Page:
1794 $1 AU55 NGC....
Historic 1794 B-1, BB-1 Silver Dollar, AU551794 $1 AU55 NGC. B-1, BB-1, R.4. The McCoy Collection Specimen. With a continuous provenance dating back to 1864, this piece is one of the most historic 1794 silver dollars among the 135 or so pieces currently known. Martin A. Logies compiled a significant study of 1794 silver dollars, The Flowing Hair Silver Dollars of 1794, published in 2004. He recorded provenance details and additional information about 125 different specimens, with nearly all illustrated. Years earlier, the late Jack Collins spent 25 years studying the 1794 silver dollars, and his work resulted in an unpublished manuscript, 1794 The History and Genealogy of the First United States Dollar. Only Collins' untimely death prevented publication of the nearly complete manuscript. Collins recorded details of about 117 different 1794 silver dollars in his manuscript.
10th-Finest Specimen, Continuous
Provenance Dating to 1864
10th-Finest Specimen, Continuous
Provenance Dating to 1864
Combining the two references and adding a couple of specimens, we now have an accounting of 132 different 1794 dollars, including this coin, which we consider the 10th finest. Based on the current provenance record, the present specimen was only the third 1794 dollar to appear on the numismatic scene. The British Museum owns an example that dates to 1818, and a second example appeared in an 1863 W. Elliot Woodward Sale. Two coins from the St. Oswald sale of 1964 reportedly date to the time they were minted, although such a provenance is unfounded.
The provenance reads like a numismatic Who's Who, beginning with John F. McCoy, a collector known for his excellent cabinet of Colonial coins and large cents. The buyer at the 1864 Woodward sale of the McCoy Collection was Joseph Zanoni, whose collection Edward Cogan sold in April 1867. James Ten Eyck of Albany, New York, and Mortimer Livingston Mackenzie were subsequent owners. Mackenzie, of New York City, was best known for his large cent collection, and he provided access to certain 1793 varieties for the famous Levick plate published in the 1869 American Journal of Numismatics.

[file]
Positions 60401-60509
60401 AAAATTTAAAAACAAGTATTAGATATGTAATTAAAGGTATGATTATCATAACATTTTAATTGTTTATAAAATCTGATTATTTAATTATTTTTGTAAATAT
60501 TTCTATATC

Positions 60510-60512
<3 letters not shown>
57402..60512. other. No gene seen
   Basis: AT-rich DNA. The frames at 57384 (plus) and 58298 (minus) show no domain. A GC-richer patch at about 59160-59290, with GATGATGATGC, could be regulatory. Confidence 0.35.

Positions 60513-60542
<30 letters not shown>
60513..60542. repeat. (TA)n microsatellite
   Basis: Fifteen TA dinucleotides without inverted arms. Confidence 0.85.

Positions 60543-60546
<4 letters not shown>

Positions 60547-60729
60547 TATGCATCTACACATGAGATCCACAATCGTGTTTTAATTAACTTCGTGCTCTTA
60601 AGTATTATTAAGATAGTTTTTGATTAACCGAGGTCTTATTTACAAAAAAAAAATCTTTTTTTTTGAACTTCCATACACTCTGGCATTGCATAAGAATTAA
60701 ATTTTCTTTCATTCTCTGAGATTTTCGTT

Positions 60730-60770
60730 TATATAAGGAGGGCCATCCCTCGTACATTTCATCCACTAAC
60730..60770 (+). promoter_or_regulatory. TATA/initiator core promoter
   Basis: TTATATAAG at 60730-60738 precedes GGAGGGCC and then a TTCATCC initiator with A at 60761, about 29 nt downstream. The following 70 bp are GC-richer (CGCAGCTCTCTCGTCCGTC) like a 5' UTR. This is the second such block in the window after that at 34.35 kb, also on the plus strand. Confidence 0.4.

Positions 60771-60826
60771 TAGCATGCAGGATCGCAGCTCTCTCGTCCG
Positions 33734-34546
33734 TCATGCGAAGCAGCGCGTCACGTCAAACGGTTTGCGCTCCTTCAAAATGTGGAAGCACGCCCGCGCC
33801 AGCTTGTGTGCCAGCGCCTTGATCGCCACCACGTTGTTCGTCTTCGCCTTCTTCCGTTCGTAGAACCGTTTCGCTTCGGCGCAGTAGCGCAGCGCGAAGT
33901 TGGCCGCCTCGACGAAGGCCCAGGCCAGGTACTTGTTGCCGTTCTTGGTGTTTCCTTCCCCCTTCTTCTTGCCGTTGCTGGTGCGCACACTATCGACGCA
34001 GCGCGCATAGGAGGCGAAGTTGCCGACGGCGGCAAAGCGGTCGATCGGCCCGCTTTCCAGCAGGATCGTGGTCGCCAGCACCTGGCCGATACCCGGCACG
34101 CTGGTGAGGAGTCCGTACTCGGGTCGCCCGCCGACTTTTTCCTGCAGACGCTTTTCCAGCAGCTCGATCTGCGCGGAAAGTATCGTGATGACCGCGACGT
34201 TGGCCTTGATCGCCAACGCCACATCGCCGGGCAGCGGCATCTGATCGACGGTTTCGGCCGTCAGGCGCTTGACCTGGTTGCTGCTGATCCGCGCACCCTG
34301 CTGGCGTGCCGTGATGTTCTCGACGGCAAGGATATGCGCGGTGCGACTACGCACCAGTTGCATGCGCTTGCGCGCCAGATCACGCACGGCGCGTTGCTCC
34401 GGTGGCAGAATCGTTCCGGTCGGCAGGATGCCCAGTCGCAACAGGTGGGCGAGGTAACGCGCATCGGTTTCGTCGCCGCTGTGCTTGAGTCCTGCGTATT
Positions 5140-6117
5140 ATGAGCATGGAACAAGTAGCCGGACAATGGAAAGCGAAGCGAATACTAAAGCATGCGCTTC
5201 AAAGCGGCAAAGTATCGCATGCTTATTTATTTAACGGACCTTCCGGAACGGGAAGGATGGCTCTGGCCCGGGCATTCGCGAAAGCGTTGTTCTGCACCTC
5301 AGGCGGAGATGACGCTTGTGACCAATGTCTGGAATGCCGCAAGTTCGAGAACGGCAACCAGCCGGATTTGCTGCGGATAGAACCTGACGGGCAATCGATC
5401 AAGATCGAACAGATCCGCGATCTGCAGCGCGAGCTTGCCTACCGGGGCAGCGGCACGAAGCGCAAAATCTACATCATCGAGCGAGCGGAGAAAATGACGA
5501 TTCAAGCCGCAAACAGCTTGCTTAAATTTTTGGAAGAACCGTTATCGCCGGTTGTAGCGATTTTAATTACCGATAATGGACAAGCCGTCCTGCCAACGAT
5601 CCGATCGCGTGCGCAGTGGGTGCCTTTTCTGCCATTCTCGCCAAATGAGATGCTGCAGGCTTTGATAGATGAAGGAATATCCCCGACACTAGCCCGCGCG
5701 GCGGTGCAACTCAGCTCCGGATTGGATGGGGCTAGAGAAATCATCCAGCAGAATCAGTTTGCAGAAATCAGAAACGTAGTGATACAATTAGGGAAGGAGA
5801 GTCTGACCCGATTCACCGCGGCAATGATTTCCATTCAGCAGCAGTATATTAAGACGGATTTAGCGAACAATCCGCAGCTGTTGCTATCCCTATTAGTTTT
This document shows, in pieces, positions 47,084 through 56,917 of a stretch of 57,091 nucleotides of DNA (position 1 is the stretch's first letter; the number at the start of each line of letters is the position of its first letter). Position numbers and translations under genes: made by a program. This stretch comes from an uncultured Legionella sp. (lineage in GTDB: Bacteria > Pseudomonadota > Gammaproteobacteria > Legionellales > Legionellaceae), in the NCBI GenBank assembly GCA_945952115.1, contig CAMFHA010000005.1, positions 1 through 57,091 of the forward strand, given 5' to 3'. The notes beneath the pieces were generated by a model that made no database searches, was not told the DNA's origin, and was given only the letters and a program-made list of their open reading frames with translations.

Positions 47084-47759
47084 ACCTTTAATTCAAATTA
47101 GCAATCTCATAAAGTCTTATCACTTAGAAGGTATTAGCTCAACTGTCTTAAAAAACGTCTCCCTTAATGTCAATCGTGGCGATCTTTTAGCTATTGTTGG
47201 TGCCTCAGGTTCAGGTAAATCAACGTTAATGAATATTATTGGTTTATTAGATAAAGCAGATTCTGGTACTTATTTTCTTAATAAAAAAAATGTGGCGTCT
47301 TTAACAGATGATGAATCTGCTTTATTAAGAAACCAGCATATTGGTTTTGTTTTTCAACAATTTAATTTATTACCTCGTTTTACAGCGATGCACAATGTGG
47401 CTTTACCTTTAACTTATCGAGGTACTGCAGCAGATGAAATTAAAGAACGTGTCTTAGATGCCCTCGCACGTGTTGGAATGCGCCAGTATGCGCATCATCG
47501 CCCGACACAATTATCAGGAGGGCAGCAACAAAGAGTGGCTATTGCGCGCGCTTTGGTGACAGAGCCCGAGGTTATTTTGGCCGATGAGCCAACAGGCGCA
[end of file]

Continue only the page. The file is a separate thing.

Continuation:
Edward Cogan's 1869 sale of the Mackenzie Collection was the first photographically illustrated auction catalog in America. E. Harrison Sanford purchased the Mackenzie 1794 dollar and held it for a little over five years until Edward Cogan again handled this piece when he sold the Sanford Collection in November 1874. The next owner was Lorin G. Parmelee (1827-1905), who is known as a bread maker and bean baker in Boston. He became well known for his Boston Baked Beans, and in the 1850s began his coin collection by searching his daily receipts. Parmelee went on to form a magnificent cabinet.
Acquiring this piece next was Henry O. Granberg (1860-1947), a Norwegian who lived in Oshkosh, Wisconsin. Granberg also formed a remarkable cabinet, including an 1804 silver dollar. Much of his collection was sold to William H. Woodin, a railroad man from Pennsylvania who served as Secretary of the Treasury during the Franklin Roosevelt administration, from March 5 to December 31, 1933. Woodin was known for his adventures in the field of pattern coins, and he was the collector who returned two gold fifty dollar "half union" patterns to the government, the coins now held at the Smithsonian Institution.
Waldo Newcomer was next to acquire this 1794 dollar. Newcomer was a Baltimore banker, serving as president of the National Exchange Bank and CEO of the Baltimore Trust Company. He formed a remarkable collection of about 4,000 coins, but he is little known since his collection was sold privately. Newcomer lost his financial empire during the Depression, and Walter Breen claims that he committed suicide in 1934.